A central theme in life is the transition from darkness to light. It is often there in one’s experience as an individual: a patch of darkness, tinged with gloom and misery, which seems to swallow up everything. And then one moves on, making a step forward, and the darkness gives way to light.

A hint of this transition is seen in the way the book of Leviticus connects with the preceding Torah reading, the final words of the book of Exodus. The final verses of Exodus describe the completion of the Sanctuary, the wonderful portable Temple which was built at the foot of Mount Sinai, which was to accompany the Jewish people throughout their long journey in the wilderness, and which was to be set up in the Land of Israel when they finally got there.

A thick cloud then covered the Sanctuary. In fact, on account of the cloud, Moses himself was unable to enter the Sanctuary. After all the effort which had gone into building it, it was covered by a mysterious cloud, and was inaccessible.After all the effort which had gone into building the Tabernacle, it was inaccessible

Then comes the beginning of Leviticus: “G‑d called to Moses . . . !” The cloud cleared, and Moses was now able to enter the Sanctuary and be instructed by G‑d.

This, comments the Lubavitcher Rebbe, expresses the revelation which came after the darkness. The fact that it was preceded by a period of inaccessibility, when Moses could not enter the Sanctuary due to the thick cloud, heightens the power of the divine revelation when it came.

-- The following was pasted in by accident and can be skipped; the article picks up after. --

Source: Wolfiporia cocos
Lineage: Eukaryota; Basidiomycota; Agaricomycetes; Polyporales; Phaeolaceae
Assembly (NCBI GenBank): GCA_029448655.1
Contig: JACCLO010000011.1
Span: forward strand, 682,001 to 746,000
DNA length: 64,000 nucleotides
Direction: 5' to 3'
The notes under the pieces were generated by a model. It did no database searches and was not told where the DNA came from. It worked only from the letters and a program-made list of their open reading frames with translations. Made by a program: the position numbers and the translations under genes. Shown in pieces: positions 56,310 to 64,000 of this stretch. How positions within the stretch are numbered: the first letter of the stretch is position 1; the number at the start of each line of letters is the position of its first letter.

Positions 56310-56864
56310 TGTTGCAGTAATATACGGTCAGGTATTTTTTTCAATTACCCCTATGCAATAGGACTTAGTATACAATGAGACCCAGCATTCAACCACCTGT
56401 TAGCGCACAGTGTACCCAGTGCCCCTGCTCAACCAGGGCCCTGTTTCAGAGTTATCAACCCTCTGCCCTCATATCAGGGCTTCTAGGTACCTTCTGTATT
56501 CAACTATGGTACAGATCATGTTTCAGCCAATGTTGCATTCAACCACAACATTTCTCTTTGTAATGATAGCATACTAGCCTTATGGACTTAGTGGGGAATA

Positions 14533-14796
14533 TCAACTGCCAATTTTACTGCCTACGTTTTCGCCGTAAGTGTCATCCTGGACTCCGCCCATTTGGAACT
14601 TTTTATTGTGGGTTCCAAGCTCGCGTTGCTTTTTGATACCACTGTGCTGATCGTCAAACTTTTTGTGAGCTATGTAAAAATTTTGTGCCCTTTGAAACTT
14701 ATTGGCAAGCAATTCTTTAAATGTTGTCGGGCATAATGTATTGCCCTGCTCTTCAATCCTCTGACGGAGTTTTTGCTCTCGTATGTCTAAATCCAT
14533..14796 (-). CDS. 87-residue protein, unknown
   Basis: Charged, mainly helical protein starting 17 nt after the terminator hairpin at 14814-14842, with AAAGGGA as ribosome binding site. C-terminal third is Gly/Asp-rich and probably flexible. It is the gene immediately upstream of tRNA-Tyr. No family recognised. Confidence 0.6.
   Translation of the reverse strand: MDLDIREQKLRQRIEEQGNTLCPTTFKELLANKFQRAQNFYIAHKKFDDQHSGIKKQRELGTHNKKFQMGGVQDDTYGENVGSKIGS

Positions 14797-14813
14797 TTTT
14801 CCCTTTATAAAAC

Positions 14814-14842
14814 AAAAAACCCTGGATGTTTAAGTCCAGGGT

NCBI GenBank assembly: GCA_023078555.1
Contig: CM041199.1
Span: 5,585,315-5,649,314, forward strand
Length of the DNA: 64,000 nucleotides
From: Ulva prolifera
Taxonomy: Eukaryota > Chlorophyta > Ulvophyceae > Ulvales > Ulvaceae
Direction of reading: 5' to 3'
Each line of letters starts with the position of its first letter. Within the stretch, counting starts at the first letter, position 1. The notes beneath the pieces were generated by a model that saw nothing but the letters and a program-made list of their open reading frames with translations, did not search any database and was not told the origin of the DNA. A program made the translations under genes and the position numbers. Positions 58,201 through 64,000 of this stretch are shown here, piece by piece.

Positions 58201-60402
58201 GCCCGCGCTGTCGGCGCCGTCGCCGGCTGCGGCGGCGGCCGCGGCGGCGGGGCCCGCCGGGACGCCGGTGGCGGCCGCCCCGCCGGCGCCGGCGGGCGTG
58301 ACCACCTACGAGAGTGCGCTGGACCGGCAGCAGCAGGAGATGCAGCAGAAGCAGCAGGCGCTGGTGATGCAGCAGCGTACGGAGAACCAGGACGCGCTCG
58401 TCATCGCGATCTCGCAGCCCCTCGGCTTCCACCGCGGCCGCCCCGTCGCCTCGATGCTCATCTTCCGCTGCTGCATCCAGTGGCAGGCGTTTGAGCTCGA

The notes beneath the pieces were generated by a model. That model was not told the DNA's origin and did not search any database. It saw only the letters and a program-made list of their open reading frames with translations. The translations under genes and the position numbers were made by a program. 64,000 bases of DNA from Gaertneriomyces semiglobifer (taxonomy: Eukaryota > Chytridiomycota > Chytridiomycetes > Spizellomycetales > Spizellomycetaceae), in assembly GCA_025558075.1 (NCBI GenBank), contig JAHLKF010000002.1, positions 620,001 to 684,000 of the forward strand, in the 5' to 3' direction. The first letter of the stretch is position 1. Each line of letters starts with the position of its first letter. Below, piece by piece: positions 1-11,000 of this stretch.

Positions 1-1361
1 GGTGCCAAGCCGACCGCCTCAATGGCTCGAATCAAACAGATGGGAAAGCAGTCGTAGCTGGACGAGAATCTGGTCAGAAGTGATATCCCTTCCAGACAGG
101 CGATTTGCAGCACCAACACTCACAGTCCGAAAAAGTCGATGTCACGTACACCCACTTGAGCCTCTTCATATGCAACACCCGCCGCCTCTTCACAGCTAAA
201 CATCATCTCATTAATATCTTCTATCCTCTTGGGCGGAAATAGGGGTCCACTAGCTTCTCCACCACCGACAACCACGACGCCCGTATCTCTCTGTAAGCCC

Torah teachings are eternal, and apply to each individual. One way the process of transition from darkness to light relates to each person is in terms of the step of teshuvah, repentance.

The person strayed, or fell, into a realm of darkness. G‑d is concealed. The person feels remote from the divine, unable to enter the Sanctuary. Then he or she makes a step forward, towards G‑d, returning to their own essence. This is teshuvah, repentance, return. The person makes a single tiny step, and G‑d “calls” to him or to her, like G‑d calling to Moses, meaning: you are Mine.

The new closeness with G‑d is greater than it was previously. For this reason, the Talmud comments that “the place where the repentant stand cannot be reached by those who are always righteous."1

This process of personally entering the Sanctuary after the period of dark cloud and concealment has different modes. It can be so powerful that it is not only a transition from darkness to light, but a total transformation of darkness itself. One does not simply put the gloom and misery behind oneself; the negativity and darkness are themselves transformed into radiance. We start to see our problems and frustrations as opportunities for growth. The negative becomes a springboard for the positive. Somehow, paradoxically, joyfully, the ultimate effect of all the ups and downs is goodness.

This personal transformation is a taste of the goal of the Jewish people as a whole, and for all humanity, when the darkness of exile will be transformed into the radiance of redemption. Then, truly, the gloom of night will shine like day.2